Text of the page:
Cheong Liew tells me that these lotus paste shortbead biscuits are typically served with jasmine tea at the end of a Chinese banquet and, while golden lotus seed paste (lin yoong) is traditional, they can be filled with red bean (hong dou sha), black sesame (hei zhi ma xian) or any of the sweet Asian pastes. Traditionally they’re made with lard, but I prefer butter for its convenience and flavour. Bring both the butter and egg to room temperature before making the dough, and don’t overwork it once the dry ingredients are added, treat it like a scone dough and just bring it together without kneading. Custard powder was introduced to Chinese cooking via Hong Kong and adds a lovely vanilla note and golden colour to these biscuits; if you don’t have any, add a tablespoon more flour. This recipe is a variation on one from Cheong’s wonderful book My Food, and he suggests serving Tieguanyin (TGY) oolong tea with these lotus paste shortbread biscuits.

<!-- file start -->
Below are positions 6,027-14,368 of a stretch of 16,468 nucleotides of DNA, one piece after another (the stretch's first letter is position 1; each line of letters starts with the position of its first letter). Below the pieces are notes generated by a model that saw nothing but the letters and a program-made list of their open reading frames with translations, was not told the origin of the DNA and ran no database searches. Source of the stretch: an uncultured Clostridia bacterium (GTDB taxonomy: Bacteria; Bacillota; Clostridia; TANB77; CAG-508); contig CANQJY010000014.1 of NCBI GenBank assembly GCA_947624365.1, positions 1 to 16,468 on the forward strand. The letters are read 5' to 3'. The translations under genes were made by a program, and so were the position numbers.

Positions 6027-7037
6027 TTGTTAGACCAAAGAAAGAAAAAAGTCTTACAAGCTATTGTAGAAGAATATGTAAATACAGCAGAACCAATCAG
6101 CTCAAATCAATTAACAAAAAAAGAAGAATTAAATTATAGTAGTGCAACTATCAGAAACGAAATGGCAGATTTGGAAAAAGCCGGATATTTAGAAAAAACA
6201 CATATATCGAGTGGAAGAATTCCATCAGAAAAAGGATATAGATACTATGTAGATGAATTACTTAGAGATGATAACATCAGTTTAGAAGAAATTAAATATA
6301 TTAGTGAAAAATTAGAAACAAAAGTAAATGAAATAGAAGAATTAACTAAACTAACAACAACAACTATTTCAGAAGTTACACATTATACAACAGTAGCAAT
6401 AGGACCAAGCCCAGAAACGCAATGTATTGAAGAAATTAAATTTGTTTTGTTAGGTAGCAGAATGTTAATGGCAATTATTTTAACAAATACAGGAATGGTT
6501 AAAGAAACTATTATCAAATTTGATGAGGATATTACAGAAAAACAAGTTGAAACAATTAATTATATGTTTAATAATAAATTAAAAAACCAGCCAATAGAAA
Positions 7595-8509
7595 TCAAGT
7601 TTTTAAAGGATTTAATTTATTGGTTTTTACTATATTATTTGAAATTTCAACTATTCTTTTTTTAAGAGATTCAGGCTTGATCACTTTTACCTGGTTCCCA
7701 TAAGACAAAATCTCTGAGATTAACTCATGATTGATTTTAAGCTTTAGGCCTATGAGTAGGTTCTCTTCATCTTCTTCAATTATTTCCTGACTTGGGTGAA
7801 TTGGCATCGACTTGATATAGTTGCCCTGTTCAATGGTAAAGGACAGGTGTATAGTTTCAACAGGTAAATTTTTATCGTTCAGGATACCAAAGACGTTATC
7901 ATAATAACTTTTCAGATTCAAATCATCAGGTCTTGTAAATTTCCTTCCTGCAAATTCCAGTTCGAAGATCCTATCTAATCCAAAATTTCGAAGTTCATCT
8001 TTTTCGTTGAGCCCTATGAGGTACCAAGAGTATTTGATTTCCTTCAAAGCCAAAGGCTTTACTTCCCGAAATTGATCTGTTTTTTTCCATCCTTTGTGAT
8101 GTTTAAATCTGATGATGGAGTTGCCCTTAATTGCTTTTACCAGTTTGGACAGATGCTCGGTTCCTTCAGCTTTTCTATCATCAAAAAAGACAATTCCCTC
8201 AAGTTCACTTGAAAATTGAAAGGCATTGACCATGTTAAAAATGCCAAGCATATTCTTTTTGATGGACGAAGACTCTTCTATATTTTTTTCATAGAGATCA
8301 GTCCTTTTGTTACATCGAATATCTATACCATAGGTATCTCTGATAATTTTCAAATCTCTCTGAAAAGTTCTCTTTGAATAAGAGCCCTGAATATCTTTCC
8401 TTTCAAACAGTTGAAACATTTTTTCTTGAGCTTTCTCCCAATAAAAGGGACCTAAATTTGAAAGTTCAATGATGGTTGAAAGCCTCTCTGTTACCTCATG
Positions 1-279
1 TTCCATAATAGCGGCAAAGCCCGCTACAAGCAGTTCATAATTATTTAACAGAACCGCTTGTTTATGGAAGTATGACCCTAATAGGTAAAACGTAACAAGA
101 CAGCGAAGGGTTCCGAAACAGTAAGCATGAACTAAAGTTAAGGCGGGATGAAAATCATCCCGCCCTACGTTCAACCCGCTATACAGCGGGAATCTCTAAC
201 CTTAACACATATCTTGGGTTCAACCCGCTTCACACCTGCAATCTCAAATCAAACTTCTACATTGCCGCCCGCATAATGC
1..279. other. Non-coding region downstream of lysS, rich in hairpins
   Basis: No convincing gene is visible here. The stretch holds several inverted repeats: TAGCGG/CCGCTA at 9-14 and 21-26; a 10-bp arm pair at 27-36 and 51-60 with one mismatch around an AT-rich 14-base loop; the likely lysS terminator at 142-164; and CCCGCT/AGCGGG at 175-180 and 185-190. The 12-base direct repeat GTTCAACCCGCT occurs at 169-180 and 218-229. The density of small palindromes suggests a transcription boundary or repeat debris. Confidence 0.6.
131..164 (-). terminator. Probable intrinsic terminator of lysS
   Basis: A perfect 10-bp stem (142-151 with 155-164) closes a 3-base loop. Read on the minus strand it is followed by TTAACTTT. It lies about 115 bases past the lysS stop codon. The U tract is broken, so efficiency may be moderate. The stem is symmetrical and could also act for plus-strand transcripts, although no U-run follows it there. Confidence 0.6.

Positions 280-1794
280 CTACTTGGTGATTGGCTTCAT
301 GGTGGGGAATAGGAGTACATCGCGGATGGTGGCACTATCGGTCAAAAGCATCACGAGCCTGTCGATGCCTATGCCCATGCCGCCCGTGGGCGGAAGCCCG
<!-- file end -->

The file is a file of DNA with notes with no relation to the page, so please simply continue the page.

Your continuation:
Makes 6 pieces
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